Safe-haven Assets are Growing in Importance
Investors face turbulent times as global geopolitical events and the ever present threat of Covid cause market volatility. Emulating returns realised from late 2020 through 2021will also prove challenging, given moderated global economic growth, high equity valuations, and rising inflation spurred on by runaway oil prices. The resultant interest rate hiking cycle will raise global bond yields, which could add pressure on expensive and volatile equity markets. “Inflation has hit multidecade highs, and growth ha shit multidecade lows,” says Renzi Thirumalai, head of investments at FNB Wealth &Investments.
And concerns about stagflation — high inflation rate coupled with slow growth —add to market anxiety. Unsurprisingly, allocations to safe-haven assets are growing in importance in diversified portfolios. “The timing and nature of market disruptions are equally unpredictable. This inherent uncertainty is why diversification should form the foundation of investment portfolio construction,” says Thirumalai. Money market funds are a popular option during volatile periods as they provide investors with liquidity and capital preservation benefits. These funds also benefit from rising interest rates. “Cash is typically used as a place to ‘park’ capital during periods of extreme pessimism or volatility,” says Erik Nel, co-portfolio manager of the Amplify SCI Strategic Income Fund .
However, as an active, high-conviction fund manager, Nel believes that cash represents a significant drag to portfolios as returns typically fail to beat inflation. “Any instrument linked to a floating rate will benefit from rising interest rates, not only money market investments. Investors looking for liquid, low-risk investments have more intelligent solutions. ”Mark Gilbert, CEO of advisory focus at NSDV, says: “While rising inflation erodes the value of cash, if investors are willing to commit some capital for about 60 months, they could achieve interest rates of up to 10% to create real returns. ”And with equity valuations at record highs, the potential for a correction creates amore compelling case for greater liquidity. “Holding liquid cash allows an invest or to exploit opportunities when other asset classes drop. ”Rising interest rate cycles typically cause gold prices to retreat, but Russia’s war has led to higher gold prices. The gold price has spiked almost 10% since the start of the year. Consequently, ratings agency Fitch revised its 2022 gold price forecast upwards from $1,700 an ounce to $1,900 an ounce.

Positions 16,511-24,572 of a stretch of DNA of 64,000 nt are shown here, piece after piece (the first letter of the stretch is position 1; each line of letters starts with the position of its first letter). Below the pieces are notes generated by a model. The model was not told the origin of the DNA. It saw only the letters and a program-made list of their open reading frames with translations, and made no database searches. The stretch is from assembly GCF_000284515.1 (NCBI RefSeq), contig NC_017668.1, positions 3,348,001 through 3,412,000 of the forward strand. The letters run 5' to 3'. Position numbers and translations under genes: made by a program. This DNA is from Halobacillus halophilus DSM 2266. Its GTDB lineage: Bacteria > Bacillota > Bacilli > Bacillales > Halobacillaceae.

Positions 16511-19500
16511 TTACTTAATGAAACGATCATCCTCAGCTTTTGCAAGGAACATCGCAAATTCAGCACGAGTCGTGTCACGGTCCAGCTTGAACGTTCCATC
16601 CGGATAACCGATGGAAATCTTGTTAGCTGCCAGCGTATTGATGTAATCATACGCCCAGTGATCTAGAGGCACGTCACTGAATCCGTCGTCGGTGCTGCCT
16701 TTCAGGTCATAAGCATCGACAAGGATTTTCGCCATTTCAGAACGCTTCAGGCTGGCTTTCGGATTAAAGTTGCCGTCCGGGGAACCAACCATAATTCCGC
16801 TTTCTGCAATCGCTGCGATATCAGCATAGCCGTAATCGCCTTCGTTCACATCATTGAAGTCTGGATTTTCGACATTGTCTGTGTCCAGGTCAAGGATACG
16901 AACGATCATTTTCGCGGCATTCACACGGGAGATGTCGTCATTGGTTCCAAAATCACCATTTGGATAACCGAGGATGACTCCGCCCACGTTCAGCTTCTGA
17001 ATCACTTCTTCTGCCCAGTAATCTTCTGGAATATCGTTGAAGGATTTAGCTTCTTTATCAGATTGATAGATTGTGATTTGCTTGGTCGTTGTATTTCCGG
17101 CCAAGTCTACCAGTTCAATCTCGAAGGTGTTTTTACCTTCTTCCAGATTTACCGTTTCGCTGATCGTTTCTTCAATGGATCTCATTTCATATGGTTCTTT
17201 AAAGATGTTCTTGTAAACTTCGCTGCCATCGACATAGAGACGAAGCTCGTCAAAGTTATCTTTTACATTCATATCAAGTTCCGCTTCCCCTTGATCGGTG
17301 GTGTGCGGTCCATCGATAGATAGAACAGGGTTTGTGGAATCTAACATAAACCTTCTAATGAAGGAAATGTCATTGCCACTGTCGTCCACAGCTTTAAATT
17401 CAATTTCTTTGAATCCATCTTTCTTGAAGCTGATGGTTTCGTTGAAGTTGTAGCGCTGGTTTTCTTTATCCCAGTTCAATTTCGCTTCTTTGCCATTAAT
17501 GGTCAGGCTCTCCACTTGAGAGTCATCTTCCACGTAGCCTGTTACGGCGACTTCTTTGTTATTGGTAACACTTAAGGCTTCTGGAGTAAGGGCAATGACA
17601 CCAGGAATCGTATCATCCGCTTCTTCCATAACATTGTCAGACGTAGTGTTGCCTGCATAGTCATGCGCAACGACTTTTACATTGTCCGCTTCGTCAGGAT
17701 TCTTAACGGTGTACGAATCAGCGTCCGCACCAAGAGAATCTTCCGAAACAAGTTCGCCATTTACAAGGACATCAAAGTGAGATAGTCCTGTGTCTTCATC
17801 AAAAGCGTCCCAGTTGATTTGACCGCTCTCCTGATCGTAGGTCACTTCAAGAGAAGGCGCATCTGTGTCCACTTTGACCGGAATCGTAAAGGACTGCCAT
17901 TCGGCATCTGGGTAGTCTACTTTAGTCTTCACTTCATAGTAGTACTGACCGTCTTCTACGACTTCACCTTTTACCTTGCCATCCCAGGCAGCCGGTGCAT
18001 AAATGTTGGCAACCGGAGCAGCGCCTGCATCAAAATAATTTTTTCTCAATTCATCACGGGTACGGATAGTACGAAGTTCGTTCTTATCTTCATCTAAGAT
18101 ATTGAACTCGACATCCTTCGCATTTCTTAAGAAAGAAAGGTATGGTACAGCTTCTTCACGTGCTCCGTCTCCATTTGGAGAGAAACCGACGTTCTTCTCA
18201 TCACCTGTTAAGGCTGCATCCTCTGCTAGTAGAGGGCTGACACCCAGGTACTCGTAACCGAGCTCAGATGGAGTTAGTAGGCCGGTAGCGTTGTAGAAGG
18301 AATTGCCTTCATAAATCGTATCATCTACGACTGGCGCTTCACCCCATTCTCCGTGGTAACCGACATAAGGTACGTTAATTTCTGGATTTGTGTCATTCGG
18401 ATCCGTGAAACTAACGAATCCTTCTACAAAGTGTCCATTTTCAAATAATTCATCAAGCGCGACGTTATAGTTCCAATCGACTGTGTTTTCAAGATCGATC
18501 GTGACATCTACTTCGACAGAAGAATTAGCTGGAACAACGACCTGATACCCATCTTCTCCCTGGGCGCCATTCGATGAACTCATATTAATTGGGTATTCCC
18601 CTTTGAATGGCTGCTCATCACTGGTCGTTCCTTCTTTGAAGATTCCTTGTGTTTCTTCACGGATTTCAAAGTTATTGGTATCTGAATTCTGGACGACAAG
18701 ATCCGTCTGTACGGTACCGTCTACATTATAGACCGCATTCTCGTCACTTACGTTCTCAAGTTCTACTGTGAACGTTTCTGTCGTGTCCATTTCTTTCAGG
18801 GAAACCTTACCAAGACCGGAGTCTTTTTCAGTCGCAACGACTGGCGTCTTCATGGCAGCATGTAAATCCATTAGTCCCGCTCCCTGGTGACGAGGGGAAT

South African Gold Coin Exchange & Scoin Shop CEO: Rael Demby
“More bullish predictions suggest gold could hit $2,500 an ounce by year-end,” says Rael Demby, CEO of the SA Gold Coin Exchange and The Scoin Shop. “While that is a remote outcome, we believe there is still additional headroom over the coming months as market uncertainty typically supports higher gold prices.” Demby believes that allocations towards gold offer a prudent strategy to mitigate some of the market volatility and inflationary risk. “However, this should form part of a sustained commitment to diversification rather than a knee-jerk reaction.” Miguel Rodriguez, chief market analyst at CAPEX.com SA, says investment funds are diversifying their portfolios with an increased weighting towards gold-related assets. “These investments balance portfolios and might serve as a hedge against the fixed income asset and stock market depreciation we are experiencing in these circumstances. Consequently, gold has risen with expectations that it will maintain this upward trend in the medium term.” Including gold in a portfolio can take multiple forms, says Rodriguez. “These include direct investment in the gold futures market, through stocks related to the gold industry, or investing in exchange traded funds that offer exposure to company shares that reflect the behaviour of the gold bullion price.”
Demby adds that physical gold held outside the banking system offers sensible diversifiers. “We have seen a huge spike in interest in gold bullion and gold coins like Krugerrands.” While considered a somewhat radical investment decision, holding gold outside the financial system provides some insurance against runs on banks or breakdowns in the system, adds Gilbert.
“However, commodities in general may offer a better inflation hedge than an all-in on gold approach. Energy, in particular, should form part of an investor’s allocation to commodities.” Nel says much depends on the length and extent of Russia’s war in Ukraine. “There are arguments for gold to bounce another 20%- 40% based on how geopolitics play out over the coming weeks. The subsequent response from global central banks and the ability of fund managers to capitalise from such events will also affect investment allocations.”
Published in the April 2022 issue of Financial Mail's Investor's Monthly - Page 21